Response to comments on ‘Culture in mental illness’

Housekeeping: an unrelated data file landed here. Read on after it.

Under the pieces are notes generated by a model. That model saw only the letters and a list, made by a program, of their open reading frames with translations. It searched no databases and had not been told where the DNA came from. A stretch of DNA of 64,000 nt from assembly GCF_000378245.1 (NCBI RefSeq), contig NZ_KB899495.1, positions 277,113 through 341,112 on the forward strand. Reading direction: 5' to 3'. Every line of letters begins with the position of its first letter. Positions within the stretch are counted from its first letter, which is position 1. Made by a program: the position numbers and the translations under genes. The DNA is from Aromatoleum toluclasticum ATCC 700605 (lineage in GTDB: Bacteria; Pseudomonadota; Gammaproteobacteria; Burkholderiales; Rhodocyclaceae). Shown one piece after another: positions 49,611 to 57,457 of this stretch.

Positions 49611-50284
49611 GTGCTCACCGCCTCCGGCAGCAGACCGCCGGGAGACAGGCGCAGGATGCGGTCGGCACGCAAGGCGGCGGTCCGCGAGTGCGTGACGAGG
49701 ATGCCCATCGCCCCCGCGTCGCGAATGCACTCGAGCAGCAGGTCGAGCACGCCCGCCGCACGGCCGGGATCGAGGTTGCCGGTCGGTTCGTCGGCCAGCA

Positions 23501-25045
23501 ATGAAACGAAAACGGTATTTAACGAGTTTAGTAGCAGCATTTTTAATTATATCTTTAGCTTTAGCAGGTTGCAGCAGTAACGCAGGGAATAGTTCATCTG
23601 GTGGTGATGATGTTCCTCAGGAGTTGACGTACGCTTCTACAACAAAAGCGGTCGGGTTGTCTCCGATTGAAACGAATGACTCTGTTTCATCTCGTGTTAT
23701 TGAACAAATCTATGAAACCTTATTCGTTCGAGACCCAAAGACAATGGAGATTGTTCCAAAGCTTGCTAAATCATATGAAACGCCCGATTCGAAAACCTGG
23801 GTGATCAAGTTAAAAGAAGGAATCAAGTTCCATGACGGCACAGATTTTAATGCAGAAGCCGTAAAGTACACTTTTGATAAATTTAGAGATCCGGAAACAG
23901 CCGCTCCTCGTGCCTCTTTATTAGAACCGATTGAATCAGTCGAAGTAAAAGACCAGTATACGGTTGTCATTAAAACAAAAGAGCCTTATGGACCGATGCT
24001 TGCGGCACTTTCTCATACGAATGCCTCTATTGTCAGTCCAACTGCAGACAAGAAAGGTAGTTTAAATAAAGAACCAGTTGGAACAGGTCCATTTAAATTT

I am grateful to Medische Antropologie for focusing attention on my paper which was motivated, as I did point out in the introductory section, by the discomfort of black South African students (post-graduate medical anthropology) recruited to conduct interview on an interdisciplinary project on mental illness. I welcome the comments by Els van Dongen, Mario H. Braakman and Peter Ventevogel. The issues they raise are important ones, and some of the arguments are plausible and very fruitful. However, I am not persuaded by some of the criticisms of the paper, in particular, Ventevogel’s, which, I must say is impressively robust yet consciously Machiavellian, at times writing in irritation. Perhaps, it should be, because the issue raised in the paper is not spent; however much Ventevogel, with his genuine irritation, trumpets. The point was to engage what presented itself to the research team as a problematic. Given the context (seven years after the demise of a social order that relegated a population and its culture in the ‘order of things’; this is not rhetoric but a social fact), which Van Dongen not only recognises, but considers significant in relation to the issue, why would there not be a questioning of ‘white coat’ psychiatry with its Black Boxes, taken for granted elements (established facts, unproblematic objects) that are employed, risk free, for a variety of purposes (including making more black boxes)? The project was a rare opportunity for the students to peer inside the boxes. Their concern, having had such an opportunity, was not about what psychiatry is, does and should do. It was, in my opinion, a laudable attempt to subject to critique the “presuppositions inscribed in the fact of thinking the world”, to borrow from Bourdieu (1990: 382). My response attempts to elaborate further on the issue. So, I like to start by addressing Van Dongen’s and Braakman’s disappointments about the conclusion of the paper. Let me say at the outset that we have to go beyond the simplistic cultural argument, which, Van Dongen and Braakman, wrongly, I must say, tried to pin on me.